Arm

James Cameron gave his blessing to Genisys and described it as the true next installment. Much as I love Cameron, I have to disagree with him here, as Terminator Genisys is a wretched, retrograde regurgitation that fails to even have enough nostalgic value to maintain its running time. At least someone’s smiling.

GURN

eXpanding and Continuing Part Two: X-Men: Days of Future Past

X-Men-Days-of-Future-Past-Cast-poster-570x829

X-Men: Days of Future Past pulls off the remarkable feat of being sequel, prequel and reboot all at once. It continues plotlines of X-Men: First Class, while also referring to the events of X-Men, X2, X-Men: The Last Stand, X-Men Origins: Wolverine and The Wolverine. But it also performs a remarkable piece of internal resetting, making an alternative title X-Men: Restoration. Whereas other franchises have delivered reboots that simply play out as though earlier incarnations never happened (see Batman Begins, The Incredible Hulk, The Amazing Spider-Man, Man of Steel), X-Men: DOFP uses its time travel conceit to have its cake and eat it, featuring elements that, in any other narrative, would never work. In doing so, it echoes Star Trek (2009), which also created an alternative timeline to run parallel, rather than separately, from that established in earlier instalments.

Much of the pleasure of X-Men: Days of Future Past comes from its knowing engagement with the franchise’s established history. Most obviously, we see new and old versions of familiar characters, especially Patrick Stewart and James McAvoy as Professor Charles Xavier as well as Ian McKellen and Michael Fassbender as Erik Lehnsherr/Magneto. The differences between the young and old versions of Xavier are highlighted in a sequence that sees McAvoy and Stewart play against each other, McAvoy a burned-out drug addict who has given up, Stewart a grizzled war veteran who, despite everything he has seen, still has hope and urges his younger self to rediscover his hope. Hope is perhaps the central conceit of all superhero movies, and is especially important given the bleak future that occupies the film’s early scenes (reminiscent of Terminator 2: Judgment Day), including a genuinely shocking battle sequence between Sentinels and mutants. In a previous post, I criticised The Wolverine for the low stakes of its drama, and that problem is easily avoided in X-Men: DOFP as Stewart’s ominous voiceover informs us that mutants cannot win this war. On an intimate level, we see familiar characters cut down mercilessly, demonstrating that everyone is at risk in this grim vision of the future.

Future

At times, the grim seriousness of the future sequences does not gel with the humour of the 1973 portion of the narrative, which leaves the film feeling rather flimsy overall. However, the intertextual/intra-franchise references are a lot of fun and well-judged as the film never tips too far into wink-nudge territory. Furthermore, director Bryan Singer shows the same flair for visualising superpowers on screen that made his earlier X-Men films such a delight. A much celebrated scene features Quicksilver (Evan Peters) literally moving faster than a speeding bullet as he darts around a shootout scene, while Magneto’s manipulation of metal as well as Xavier’s telepathy continue to provide visually arresting scenes, as do the abilities of Blink in the future. Overall, the film is like the X-Men themselves – a motley assemblage of disparate elements that do not always harmonise, but an assemblage that is nonetheless engaging and compelling.

Unity

Freshness and Familiarity Part Two – Repackaging Star Trek

SPOILER WARNING

kinopoisk.ru

Star Trek Into Darkness (J. J. Abrams, 2013) constitutes a variation in the practice of re-launching previous texts and franchises. Whereas Star Trek (Abrams, 2009) was a re-launch of the Star Trek franchise as a whole, Star Trek Into Darkness combines features of both the sequel and the remake (Semake? Requel?), that repackages elements from previous Trek instalments into a new form that is influenced by its 21st century production context. STID’s narrative follows on from Star Trek, developing the relationships between Kirk (Chris Pine), Spock (Zachary Quinto), Uhura (Zoe Saldana) etc., and also expands the universe established in Star Trek, especially the aftermath of the attacks of Captain Nero (Eric Bana) and the destruction of Vulcan, as well as the Federation’s uneasy relationship with the Klingon Empire. But STID also remakes Star Trek II: The Wrath of Khan (Nicholas Meyer, 1982), updating it with 21st century sensibilities and re-interpreting the mythos around Khan (Benedict Cumberbatch). This repackaging creates particular tensions within the film text, leading to frustrations for viewers and interesting areas for consideration.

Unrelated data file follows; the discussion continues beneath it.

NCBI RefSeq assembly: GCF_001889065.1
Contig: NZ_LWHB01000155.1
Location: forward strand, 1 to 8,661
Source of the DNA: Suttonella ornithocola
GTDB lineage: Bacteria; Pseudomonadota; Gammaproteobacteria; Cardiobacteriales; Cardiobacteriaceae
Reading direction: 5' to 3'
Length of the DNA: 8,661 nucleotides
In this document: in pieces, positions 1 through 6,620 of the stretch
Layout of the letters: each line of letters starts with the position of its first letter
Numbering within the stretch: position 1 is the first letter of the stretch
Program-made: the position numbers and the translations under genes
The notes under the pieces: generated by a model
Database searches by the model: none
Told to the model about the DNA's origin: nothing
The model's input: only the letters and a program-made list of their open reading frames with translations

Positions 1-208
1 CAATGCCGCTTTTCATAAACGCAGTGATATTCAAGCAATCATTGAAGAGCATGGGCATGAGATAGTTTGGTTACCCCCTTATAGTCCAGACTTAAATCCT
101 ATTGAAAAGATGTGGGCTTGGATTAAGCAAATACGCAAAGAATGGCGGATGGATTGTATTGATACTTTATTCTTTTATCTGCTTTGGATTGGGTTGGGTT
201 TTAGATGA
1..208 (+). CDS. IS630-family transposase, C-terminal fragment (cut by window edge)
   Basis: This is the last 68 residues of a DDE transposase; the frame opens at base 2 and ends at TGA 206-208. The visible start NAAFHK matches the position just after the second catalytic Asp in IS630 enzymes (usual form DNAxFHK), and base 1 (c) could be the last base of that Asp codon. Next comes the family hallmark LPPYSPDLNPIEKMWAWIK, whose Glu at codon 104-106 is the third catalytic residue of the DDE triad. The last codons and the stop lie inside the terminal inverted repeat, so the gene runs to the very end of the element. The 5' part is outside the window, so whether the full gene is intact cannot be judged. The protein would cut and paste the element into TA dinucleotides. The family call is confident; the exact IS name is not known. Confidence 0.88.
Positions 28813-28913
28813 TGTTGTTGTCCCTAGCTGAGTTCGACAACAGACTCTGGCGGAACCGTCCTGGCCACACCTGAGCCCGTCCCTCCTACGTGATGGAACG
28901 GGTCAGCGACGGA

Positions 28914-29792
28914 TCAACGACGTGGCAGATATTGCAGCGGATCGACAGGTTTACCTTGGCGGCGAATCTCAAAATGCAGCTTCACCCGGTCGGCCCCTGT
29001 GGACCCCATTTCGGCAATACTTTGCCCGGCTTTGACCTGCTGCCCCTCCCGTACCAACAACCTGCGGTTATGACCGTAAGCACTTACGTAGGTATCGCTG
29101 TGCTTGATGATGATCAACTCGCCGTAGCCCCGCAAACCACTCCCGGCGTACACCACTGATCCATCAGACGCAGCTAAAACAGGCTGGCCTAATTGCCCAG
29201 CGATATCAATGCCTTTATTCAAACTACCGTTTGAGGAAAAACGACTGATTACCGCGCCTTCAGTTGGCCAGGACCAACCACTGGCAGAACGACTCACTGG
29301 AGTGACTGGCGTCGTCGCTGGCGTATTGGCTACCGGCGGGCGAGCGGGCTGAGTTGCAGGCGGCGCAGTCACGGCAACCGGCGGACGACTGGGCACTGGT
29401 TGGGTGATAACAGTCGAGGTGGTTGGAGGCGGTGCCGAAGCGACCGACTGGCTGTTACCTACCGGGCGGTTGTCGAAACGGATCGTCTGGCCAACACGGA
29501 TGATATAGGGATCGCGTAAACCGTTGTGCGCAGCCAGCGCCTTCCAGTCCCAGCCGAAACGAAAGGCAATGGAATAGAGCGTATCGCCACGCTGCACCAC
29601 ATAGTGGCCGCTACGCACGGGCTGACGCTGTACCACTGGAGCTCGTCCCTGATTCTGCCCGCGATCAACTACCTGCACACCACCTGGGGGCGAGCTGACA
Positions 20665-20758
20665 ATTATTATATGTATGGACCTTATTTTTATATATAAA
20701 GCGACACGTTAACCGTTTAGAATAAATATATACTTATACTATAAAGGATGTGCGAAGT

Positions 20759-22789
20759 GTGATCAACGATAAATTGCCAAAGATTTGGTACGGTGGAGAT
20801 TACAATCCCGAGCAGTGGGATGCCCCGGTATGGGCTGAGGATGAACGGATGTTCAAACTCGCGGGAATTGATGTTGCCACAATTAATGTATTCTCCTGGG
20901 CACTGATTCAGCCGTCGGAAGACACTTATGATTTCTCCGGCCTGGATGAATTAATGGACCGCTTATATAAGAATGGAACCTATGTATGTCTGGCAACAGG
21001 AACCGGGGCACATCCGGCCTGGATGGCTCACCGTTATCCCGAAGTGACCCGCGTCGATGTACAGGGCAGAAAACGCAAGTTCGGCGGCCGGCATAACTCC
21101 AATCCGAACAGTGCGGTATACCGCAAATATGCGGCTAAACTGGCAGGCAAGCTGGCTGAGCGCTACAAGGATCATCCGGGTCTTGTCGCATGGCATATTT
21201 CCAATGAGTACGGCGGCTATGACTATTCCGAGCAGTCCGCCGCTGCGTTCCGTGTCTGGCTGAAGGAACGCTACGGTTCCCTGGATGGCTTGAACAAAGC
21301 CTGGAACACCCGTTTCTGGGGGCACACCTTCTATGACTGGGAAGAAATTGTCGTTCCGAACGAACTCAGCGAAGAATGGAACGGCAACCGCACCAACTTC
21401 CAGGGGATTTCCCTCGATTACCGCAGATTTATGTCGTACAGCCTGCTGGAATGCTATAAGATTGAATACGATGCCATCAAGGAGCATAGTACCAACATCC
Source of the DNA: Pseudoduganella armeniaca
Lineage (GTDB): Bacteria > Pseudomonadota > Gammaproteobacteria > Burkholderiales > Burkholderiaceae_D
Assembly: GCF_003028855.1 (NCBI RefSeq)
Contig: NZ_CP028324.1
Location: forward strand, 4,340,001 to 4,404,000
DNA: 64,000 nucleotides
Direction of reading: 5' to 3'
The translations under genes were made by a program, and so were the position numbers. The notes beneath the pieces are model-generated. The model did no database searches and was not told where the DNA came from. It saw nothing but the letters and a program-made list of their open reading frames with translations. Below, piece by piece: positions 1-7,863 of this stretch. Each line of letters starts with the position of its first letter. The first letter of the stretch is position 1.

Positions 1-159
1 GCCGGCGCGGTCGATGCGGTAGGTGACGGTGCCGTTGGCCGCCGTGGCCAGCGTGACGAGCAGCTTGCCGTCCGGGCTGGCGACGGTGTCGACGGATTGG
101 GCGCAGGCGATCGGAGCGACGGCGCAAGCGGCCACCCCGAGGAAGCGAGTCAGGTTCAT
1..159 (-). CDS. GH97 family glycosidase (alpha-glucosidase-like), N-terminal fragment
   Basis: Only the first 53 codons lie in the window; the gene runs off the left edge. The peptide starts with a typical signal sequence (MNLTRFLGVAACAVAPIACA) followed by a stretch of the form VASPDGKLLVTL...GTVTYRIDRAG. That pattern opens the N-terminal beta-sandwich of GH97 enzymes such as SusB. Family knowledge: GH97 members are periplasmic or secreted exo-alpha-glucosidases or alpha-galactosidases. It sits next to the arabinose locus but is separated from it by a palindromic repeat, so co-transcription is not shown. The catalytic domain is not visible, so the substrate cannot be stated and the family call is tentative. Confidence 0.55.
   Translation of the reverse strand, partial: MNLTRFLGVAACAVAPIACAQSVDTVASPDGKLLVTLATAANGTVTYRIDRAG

Henry Jenkins and Billy Proctor give in-depth (and very funny) critiques of the film, and Rob Bricken writes highly inventive criticisms of STID’s relationship with Star Trek in general and with TWOK (two can play that game) in particular. These writers demonstrate both dissatisfaction with the film on its own terms, and its perceived besmirching of a treasured text. I consider myself a dedicated Trekker, but TWOK never seemed that great to me, which might explain why I was less bothered with the earlier film being referenced in STID. Let us not forget that referencing or remaking or even contradicting an earlier text need not impinge upon the integrity of the original or one’s enjoyment of it. TWOK stands on its own whether you consider STID or not, much like the originals of Halloween, A Nightmare on Elm Street, The Hills Have Eyes, Friday the 13th, Psycho, Ocean’s Eleven, Get Carter, Alfie, The Italian Job, Ringu and other films that have been remade (there are a lot). Even if the remake is terrible, it need not tarnish your enjoyment of the original. I have never understood the obsession with the original, that which must not be distorted or besmirched because it constitutes some form of sacrilege. The responses to STID have been thankfully moderate, at least in comparison to Star Wars fans who protest that their childhood was somehow raped by Yoda’s pinball act in Attack of the Clones (George Lucas, 2002). They’re just films, people.